We Beefin, by Wendy’s
Although I don’t blog about it often , I’m a pretty big fan of Wendy’s. When I was a kid I ate there because they had a nice salad bar to go with chicken sandwiches and even though their menu has changed a good bit over the years, I have long enjoyed their sense of humor and the way that they were able to poke a bit of gentle fun at themselves as well as their competitors in the fast food game. In a move that signals an escalation in the competition between fast food brands, Wendy’s brings their social media beef with competitors to a mix tape featuring comedy/business rap. Here is a track-by-track review:
Twitter Fingers: The EP begins with a short song devoted to Wendy’s social media game. Although this is your usual corporate flexing anthem, it is pretty amusing and set to a pretty chilling keyboard instrumental that wouldn’t be out of place on contemporary radio.
Holding It Down: Another track that discusses Wendy’s beef with McDonald’s, this song is what happens if one took, say, the attitude of Cardi B and put it in service of corporate interests relating to burgers. It is at least refreshing for a company to cut out the middleman and license their own music as advertisement and not have people mumble rapping their lyrics.
Rest In Grease: What makes this song pretty excellent is the way it burns competitors like McDonald’s for broken ice cream sundae machines and points out Wendy’s products besides burgers that are popular and enjoyed. This song, like the others so far, has definitely been full of some attitude and swagger.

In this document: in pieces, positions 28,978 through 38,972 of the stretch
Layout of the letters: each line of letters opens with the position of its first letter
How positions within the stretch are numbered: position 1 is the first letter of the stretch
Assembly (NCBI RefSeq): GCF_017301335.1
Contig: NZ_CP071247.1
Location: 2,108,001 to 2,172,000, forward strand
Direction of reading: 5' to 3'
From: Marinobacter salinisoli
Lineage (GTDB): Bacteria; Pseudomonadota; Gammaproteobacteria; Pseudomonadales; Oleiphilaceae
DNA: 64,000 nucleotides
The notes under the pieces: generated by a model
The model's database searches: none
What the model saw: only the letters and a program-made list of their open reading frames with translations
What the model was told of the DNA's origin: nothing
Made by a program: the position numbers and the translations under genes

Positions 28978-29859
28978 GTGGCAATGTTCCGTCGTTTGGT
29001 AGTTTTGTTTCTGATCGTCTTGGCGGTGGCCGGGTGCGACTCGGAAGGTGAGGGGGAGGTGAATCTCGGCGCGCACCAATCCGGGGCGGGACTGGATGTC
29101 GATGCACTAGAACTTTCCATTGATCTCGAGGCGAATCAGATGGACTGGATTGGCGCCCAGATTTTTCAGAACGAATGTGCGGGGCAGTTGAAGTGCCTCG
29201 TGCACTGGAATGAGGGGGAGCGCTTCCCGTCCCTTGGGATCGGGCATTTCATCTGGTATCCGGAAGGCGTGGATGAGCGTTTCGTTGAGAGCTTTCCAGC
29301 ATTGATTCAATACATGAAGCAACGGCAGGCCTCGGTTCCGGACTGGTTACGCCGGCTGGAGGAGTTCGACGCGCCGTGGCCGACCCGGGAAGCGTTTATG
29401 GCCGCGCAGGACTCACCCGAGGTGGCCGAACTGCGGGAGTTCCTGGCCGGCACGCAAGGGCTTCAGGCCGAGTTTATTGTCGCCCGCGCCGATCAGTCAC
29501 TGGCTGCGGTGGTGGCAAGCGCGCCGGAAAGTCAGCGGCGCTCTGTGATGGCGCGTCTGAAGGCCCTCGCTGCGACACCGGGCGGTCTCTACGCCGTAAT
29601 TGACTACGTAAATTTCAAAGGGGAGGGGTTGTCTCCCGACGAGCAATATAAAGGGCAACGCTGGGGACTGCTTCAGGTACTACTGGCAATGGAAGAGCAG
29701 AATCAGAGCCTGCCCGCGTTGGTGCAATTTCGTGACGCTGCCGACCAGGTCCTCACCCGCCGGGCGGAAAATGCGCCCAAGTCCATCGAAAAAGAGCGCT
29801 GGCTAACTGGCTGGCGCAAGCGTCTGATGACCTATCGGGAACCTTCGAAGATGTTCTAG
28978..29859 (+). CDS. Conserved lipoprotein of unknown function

Clownin’: This is a short song that shows more fire against Wendy’s haters. It’s pretty short and more flexing and dissing, but that’s about what one would expect from the contemporary mixtape scene.
4 For 4$: This is one of several songs that has emphasized Wendy’s as a queen and that focuses on the sorts of deals you can get at Wendy’s. While some rappers make luxury rap songs that others can’t relate to, this has all of the glorious corniness of Macklemore & Ryan Lewis’ “Thrift Shop.”
If you happen to like the attitude that Wendy’s has as well as Wendy’s products, there is a lot to like or enjoy about this mixtape. Some people will dislike the corporate angle the rap project has as advertisement, and others may find Wendy’s flexing a bit cringey, if you happen to enjoy the way that Wendy’s presents itself, there is a lot to enjoy here and certainly way worse rap songs. The production is solid, at least a few of the lines are pure fire, and the whole project is likely to be viewed with a sense of endearing nostalgia in coming years as a critique on contemporary rap itself. What’s not to appreciate about that?